Steve Jobs – Lessons in Innovation

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As part of my EDL 271 class at Drake University, I was asked to read an autobiography or biography of a prominent leader outside the field of education and prepare a short bulleted summary focusing on the person’s leadership style, highlighting key indicators of their success and ties to select Iowa Administrative Standards.

I chose Walter Isaacson’s biography of Steve Jobs as my school district has established a central focus area around the concept of innovation. As a result, I wanted to learn more about what it takes to be an innovative change agent and, in my opinion, there is no more clear exemplar of innovative leadership than Steve Jobs.

Below are what I believe were some of the more pertinent and relevant qualities of innovative leadership and how I believe they align to the Iowa Administrative Standards. As you read over this, please keep in mind that this is only a short summary assignment. Perhaps the value in this blog is just to read his words and create your own meaning from them.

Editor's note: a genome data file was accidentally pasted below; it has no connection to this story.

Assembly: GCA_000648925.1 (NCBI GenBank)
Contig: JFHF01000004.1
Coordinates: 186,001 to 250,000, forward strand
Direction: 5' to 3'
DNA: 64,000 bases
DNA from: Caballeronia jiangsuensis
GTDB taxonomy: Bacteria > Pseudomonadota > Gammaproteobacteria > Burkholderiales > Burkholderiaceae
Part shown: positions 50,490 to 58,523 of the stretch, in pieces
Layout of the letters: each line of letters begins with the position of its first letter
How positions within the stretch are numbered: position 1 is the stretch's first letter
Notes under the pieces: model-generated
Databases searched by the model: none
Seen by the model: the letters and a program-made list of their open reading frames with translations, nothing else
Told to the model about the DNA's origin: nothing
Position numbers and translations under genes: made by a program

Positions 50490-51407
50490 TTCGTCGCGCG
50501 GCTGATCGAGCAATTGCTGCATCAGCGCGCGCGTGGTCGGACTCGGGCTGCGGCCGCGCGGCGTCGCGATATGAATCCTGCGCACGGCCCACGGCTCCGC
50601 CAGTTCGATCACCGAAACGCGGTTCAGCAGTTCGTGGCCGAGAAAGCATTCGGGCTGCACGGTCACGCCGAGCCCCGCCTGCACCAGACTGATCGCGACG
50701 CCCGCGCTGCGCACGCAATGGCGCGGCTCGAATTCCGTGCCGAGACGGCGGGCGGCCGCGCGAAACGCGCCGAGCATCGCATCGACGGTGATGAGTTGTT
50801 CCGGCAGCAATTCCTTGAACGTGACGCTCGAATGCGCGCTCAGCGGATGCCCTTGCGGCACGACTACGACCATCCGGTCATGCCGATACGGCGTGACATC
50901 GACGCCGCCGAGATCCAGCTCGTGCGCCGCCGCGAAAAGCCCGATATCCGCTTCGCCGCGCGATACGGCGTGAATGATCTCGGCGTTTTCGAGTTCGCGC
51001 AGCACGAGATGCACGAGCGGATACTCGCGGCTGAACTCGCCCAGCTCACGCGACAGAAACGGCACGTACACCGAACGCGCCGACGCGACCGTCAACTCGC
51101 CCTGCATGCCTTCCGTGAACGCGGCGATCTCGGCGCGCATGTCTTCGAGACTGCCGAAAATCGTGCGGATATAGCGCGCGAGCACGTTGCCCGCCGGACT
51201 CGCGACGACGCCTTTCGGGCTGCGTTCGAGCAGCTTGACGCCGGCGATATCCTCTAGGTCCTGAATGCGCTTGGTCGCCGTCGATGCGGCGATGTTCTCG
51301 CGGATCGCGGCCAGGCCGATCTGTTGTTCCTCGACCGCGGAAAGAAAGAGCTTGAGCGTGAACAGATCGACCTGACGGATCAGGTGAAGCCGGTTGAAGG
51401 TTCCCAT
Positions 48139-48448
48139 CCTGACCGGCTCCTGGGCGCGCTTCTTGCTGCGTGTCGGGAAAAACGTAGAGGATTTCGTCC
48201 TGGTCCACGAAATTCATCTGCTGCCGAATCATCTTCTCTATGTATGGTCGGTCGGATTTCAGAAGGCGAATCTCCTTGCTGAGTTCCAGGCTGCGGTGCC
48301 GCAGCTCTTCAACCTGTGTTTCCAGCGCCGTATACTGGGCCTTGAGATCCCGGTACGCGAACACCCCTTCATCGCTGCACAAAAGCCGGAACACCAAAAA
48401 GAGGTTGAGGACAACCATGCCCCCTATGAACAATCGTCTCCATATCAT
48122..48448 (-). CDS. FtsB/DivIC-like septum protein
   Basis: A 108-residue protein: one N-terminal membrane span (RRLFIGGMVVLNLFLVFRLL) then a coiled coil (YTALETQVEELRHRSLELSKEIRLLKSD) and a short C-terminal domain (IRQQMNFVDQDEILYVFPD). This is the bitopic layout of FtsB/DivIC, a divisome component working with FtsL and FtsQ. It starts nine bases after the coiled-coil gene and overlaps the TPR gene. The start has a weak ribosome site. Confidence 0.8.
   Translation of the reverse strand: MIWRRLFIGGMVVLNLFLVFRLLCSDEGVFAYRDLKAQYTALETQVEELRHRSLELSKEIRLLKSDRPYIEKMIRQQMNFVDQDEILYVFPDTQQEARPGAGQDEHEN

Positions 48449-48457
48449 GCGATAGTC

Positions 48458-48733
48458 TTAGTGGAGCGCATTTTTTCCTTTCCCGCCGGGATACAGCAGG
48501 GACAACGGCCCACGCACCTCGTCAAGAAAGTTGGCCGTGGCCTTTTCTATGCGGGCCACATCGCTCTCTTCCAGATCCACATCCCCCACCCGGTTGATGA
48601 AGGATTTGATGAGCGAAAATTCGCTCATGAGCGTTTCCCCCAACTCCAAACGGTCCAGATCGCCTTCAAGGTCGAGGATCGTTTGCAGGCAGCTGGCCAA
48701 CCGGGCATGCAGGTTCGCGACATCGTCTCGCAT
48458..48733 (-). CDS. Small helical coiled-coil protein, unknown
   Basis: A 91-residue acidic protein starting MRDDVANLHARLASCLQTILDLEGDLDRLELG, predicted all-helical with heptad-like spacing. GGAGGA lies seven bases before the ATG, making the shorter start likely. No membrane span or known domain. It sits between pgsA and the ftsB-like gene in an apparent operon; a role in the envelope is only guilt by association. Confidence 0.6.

Enjoy!

Brad

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APA Citation for Book Read:

Isaacson, W. (2011). Steve Jobs. New York: Simon & Schuster.

Abstract/Key Words:

Based on more than 40 interviews over 2 years, as well as interviews with over 100 family members, friends, adversaries, competitors, and colleagues, author Walter Isaacson tells the story of Steve Jobs, a founder of Apple Computer Company. The book provides many insights about the qualities that enabled Steve Jobs to be a pioneer in innovation, imagination, and creativity.

Key Words: innovation, reality distortion, creativity, inventiveness

Summary of the book: